After looking at the documentation for the import/no-named-as-default eslint rule, I'm still confused about what exactly I'm doing wrong.

I have the following file structure

├── ButtonBack.css
├── ButtonBack.jsx
├── __tests__
│   └── ButtonBack.test.jsx
└── index.js

The ButtonBack.jsx contains the following code

import React from 'react';
import PropTypes from 'prop-types';

export default class ButtonBack extends React.Component {
  ... code removed to keep example short ...

__tests__/ButtonBack.test.jsx contains the following code

import React from 'react';
import { shallow } from 'enzyme';
import ButtonBack from '../ButtonBack'; // <== this line has an eslint warning

... code removed to keep example short ...

The problem is, my linter says that import ButtonBack from '../ButtonBack violates the following lint rules:

I can't figure out why my import statement violates the lint rule. Removing the name of the class in ButtonBack.jsx (export default class extends React.Component) does not solve the issue either.

  • Are there any other exports in ButtonBack.jsx, or just the export default class ButtonBack?
    – btmills
    Commented Jun 8, 2017 at 14:15
  • Just the one export. Commented Jun 8, 2017 at 15:08
  • did you get to a solution on this or did you just disable the rule?
    – Doug
    Commented Oct 26, 2017 at 17:25
  • I just disabled the rule. 😐 Commented Oct 30, 2017 at 12:07
  • 1
    This ESLint rule is lame
    – duhaime
    Commented Nov 23, 2021 at 23:38

9 Answers 9


Ran into this same issue and from what I'm seeing you're going to just have to disable that rule (that's what I did at least)

"Unfortunately, React + Redux is the most common scenario. However, there are lots of other cases where HOCs will force developers to shut down this rule."





"rules": {
    "import/no-named-as-default": 0
  • Also add "import/no-named-as-default-member": 0, if you're also facing default-member error though it's a default export and not a named export. Commented Apr 12 at 7:52
  • A solution I've just found is that we can keep this rule but we can shut down this rule for the libraries that are imported from node_modules folder. In your eslint config file, override this rule for node_modules lang-js "overrides": [ { "files": ["**/*.js", "**/*.jsx", "**/*.ts", "**/*.tsx"], "excludedFiles": ["node_modules/**"], "rules": { "import/no-named-as-default": "off" } } ],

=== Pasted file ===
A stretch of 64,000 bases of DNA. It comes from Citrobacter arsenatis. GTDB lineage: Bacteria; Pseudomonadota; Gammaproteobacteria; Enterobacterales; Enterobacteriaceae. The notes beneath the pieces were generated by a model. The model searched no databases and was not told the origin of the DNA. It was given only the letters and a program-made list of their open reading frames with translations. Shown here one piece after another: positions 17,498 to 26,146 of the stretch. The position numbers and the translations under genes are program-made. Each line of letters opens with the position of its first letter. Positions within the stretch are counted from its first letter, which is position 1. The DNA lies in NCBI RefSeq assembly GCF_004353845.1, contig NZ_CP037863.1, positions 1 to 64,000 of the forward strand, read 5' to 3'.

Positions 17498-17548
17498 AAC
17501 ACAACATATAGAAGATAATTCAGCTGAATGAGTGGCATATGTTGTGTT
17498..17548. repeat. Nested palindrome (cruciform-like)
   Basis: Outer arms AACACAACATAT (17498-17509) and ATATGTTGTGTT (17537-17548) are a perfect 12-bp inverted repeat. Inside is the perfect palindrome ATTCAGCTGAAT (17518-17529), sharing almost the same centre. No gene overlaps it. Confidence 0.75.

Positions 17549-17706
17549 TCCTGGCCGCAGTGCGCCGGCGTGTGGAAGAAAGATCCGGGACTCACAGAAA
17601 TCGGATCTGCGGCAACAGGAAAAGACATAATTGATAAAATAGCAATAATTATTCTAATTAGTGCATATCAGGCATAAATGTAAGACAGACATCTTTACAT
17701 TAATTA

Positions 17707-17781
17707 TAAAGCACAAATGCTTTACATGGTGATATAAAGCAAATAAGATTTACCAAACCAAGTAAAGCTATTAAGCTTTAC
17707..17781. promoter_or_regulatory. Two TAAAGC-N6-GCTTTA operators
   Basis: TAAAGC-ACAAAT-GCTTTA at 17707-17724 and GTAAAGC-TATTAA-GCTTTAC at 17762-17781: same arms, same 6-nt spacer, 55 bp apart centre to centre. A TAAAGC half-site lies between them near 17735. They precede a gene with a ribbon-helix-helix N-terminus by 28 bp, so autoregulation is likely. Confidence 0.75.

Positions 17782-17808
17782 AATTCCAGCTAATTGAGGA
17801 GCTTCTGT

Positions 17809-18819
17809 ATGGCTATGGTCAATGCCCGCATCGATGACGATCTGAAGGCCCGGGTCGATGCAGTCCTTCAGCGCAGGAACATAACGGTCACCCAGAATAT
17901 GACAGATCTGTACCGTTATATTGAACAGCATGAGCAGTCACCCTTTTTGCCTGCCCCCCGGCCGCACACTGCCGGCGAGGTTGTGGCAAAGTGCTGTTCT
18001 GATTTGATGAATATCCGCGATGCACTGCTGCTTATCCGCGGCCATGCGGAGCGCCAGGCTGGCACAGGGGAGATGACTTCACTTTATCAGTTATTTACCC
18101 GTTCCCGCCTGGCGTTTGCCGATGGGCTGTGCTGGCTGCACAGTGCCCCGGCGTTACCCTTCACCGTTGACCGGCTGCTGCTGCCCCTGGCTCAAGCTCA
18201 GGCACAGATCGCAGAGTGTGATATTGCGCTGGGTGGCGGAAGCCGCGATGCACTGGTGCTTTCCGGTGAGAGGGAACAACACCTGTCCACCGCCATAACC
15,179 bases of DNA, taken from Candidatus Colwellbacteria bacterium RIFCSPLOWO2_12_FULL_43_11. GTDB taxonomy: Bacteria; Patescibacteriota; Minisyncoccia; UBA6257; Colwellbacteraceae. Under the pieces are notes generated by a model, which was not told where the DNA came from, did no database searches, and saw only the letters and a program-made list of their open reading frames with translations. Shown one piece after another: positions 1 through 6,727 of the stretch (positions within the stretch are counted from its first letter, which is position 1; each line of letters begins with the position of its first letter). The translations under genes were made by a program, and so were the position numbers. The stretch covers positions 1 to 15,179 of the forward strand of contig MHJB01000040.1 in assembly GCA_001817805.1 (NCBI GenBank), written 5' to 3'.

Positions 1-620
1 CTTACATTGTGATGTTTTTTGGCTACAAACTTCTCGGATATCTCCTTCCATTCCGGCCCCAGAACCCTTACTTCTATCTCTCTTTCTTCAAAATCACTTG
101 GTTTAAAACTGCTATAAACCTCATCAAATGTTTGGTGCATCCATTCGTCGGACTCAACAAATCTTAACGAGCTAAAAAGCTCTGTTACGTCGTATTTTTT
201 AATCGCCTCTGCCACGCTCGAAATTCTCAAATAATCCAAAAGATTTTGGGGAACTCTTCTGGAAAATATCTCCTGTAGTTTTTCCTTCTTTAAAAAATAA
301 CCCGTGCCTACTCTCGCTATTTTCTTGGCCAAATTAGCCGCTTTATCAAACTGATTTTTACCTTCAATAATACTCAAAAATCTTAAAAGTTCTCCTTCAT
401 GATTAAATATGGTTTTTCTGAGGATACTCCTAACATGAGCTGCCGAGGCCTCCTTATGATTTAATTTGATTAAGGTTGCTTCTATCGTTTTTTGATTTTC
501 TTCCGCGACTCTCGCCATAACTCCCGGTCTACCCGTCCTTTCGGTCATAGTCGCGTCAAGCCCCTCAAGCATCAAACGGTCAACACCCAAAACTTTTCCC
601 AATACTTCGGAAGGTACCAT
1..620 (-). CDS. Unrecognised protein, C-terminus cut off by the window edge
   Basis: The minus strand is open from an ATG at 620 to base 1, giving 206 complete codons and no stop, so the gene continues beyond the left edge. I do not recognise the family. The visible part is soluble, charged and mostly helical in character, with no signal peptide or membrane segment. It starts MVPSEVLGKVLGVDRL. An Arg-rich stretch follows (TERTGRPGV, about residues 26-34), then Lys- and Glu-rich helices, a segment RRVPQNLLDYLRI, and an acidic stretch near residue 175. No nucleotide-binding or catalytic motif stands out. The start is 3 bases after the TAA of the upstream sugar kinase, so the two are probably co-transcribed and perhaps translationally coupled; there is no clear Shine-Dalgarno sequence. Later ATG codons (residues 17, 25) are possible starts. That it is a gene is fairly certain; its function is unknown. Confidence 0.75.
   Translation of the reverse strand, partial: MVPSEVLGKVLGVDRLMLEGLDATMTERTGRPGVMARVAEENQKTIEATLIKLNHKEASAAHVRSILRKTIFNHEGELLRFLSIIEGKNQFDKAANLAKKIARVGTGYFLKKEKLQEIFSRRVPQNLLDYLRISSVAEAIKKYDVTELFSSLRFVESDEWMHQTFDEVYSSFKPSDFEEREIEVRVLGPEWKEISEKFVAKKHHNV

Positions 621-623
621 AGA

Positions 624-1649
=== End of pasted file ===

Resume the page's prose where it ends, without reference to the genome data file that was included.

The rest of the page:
– onuriltan
    Commented Jun 22 at 6:26

Ran into this issue because I am using React + Redux:

export class ButtonBack extends React.Component {
  // code removed
export default connect(null, null)(ButtonBack);

So with the code above this import will give me a warning:

import ButtonBack from ./ButtonBack;

changing to the following fixes the problem:

import ConnectedButtonBack from ./ButtonBack;

Not exporting class ButtonBack would also fix the problem, but I like to export it to help with testing.


My preferred solution for this issue is to have separate files for components and container. I think this keeps files smaller and easier to understand. In this case I would have two files:



The no-named-as-default eslint rule is meant to help you in case you mistakenly import a default export when you meant to import a named export.

I haven't ran into this issue for a while now because:

  • I avoid default exports when I can, as I think they can lead to mild confusion.
  • I don't use the connect function anymore, I use the useSelector hook instead.
  • I usually test the component together with the redux store. Here is an example on how to do that using React Testing Library.
  • 1
    another solution would be " import { ButtonBack } from ./ButtonBack; " I prefer this solution if I want to keep the same component name in the import also.
    – arun8
    Commented Jun 7, 2019 at 5:38
  • 1
    @arun8 if you are using redux, thats not a solution. import { ButtonBack } from ./ButtonBack; and import ConnectedButtonBack from ./ButtonBack; are two different things. One is the plain component and the other is the connected component.